Apple employees at a Maryland store near Baltimore have voted to unionize, according to an announcement Saturday, a first for the tech giant's more than 270 stores in the US.
According to reports from the New York Times, Washington Post and others, a tally of 65 employees voted in favor of joining the union, the Coalition of Organized Retail Employees, which is part of The International Association of Machinists and Aerospace Workers. Reportedly 33 employees voted against the union, with an official count still pending.
"I applaud the courage displayed by CORE members at the Apple store in Towson for achieving this historic victory," IAM's International President Robert Martinez said in a statement Saturday, adding a public request that Apple CEO Tim Cook "respect" the election results and "fast-track a first contract for the dedicated IAM CORE Apple employees in Towson."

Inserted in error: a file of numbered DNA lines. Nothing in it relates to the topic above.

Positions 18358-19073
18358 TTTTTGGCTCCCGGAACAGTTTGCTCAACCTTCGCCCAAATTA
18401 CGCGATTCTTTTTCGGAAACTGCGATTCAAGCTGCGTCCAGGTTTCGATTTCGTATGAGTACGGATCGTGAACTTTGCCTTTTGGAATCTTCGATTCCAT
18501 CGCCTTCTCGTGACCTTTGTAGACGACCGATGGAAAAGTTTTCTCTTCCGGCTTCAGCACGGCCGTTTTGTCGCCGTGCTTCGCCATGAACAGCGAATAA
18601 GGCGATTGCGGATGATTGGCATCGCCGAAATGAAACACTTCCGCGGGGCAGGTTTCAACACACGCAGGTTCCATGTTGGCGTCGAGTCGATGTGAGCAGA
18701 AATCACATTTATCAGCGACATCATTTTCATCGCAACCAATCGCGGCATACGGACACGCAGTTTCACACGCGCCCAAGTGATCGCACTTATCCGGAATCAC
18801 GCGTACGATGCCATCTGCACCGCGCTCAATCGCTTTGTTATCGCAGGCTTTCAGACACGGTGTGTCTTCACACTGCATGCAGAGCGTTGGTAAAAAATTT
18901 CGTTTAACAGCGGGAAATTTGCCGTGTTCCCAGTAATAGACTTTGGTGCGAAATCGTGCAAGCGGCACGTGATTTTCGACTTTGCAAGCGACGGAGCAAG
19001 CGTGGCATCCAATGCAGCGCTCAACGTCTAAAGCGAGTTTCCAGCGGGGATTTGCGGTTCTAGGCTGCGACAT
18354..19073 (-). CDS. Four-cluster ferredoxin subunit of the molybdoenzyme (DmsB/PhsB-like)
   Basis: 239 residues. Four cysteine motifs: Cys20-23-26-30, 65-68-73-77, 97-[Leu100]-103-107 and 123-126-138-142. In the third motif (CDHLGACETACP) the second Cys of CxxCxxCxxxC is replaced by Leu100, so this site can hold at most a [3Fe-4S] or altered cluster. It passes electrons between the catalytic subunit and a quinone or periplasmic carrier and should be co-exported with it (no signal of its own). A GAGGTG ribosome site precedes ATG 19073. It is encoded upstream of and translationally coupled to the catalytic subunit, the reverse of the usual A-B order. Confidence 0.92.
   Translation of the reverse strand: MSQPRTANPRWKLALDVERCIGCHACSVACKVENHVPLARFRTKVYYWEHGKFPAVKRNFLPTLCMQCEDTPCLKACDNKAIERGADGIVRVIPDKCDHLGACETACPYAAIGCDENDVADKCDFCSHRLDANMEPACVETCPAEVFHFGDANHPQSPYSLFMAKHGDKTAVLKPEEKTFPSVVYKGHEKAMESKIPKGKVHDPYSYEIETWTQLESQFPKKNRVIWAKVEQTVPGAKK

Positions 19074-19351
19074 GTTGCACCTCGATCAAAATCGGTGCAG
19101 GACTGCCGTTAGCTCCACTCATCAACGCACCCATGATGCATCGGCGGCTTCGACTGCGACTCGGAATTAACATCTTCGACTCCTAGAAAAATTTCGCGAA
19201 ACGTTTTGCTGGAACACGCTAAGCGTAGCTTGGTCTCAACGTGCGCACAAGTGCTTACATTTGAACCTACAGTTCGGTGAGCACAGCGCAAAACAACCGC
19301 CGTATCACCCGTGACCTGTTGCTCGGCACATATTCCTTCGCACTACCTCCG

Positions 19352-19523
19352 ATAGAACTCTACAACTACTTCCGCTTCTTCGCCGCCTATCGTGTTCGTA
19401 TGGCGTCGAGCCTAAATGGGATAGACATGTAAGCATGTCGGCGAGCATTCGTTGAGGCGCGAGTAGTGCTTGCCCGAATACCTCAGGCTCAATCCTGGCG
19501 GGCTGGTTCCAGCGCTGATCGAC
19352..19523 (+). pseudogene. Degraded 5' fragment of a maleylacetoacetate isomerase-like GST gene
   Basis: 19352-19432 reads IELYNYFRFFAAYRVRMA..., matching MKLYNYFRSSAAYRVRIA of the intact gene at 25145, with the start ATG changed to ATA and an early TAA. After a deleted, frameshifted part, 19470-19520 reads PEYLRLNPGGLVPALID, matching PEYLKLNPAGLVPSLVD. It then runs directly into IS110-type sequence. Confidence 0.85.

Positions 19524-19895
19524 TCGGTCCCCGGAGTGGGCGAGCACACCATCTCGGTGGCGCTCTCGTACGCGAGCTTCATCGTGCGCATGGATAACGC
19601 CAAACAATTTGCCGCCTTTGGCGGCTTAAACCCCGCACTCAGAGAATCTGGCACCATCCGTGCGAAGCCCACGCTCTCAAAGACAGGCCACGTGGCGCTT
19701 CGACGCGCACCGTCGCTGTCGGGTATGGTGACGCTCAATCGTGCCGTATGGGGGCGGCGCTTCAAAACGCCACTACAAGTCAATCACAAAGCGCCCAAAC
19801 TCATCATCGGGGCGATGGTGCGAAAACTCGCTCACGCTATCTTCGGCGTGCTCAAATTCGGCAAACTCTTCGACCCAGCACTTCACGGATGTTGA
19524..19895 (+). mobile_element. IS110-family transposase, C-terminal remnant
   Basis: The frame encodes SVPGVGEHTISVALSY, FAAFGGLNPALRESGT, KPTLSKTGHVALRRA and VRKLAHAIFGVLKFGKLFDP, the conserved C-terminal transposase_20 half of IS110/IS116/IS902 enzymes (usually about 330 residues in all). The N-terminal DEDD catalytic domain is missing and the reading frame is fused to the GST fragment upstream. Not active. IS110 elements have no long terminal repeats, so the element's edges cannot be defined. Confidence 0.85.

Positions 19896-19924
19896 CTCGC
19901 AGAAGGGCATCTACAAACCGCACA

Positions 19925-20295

An Apple spokesman declined to comment.
The vote marks a turning point for Apple's retail employees, who had increasingly attempted to organize unions at some stores across the country.
The union organizing isn't just at Apple, though. Google employees began forming the Alphabet Workers Union in early 2021, and those efforts spread to a group of contractors in Missouri who became the first Google Fiber workers to unionize back in March, signing up with AWU.
Workers in Amazon warehouses meanwhile had several big union pushes in April. Those in a Staten Island, New York, location voted to become the first US workers at the company to successfully unionize, while workers in Alabama have failed to unionize.
Workers at more than 150 US Starbucks locations have requested union elections, and some employees at game maker Activision Blizzard formed a union while the company is still in the process of being bought by Microsoft for $68.7 billion.
Most of the big tech companies have resisted unionization. Federal officials accused Amazon of attempting to disrupt one of the union votes at its warehouses and Apple has been accused of anti-union activity as well. Microsoft, for its part, has promised to remain neutral toward the union activities at Activision Blizzard amid its acquisition plans.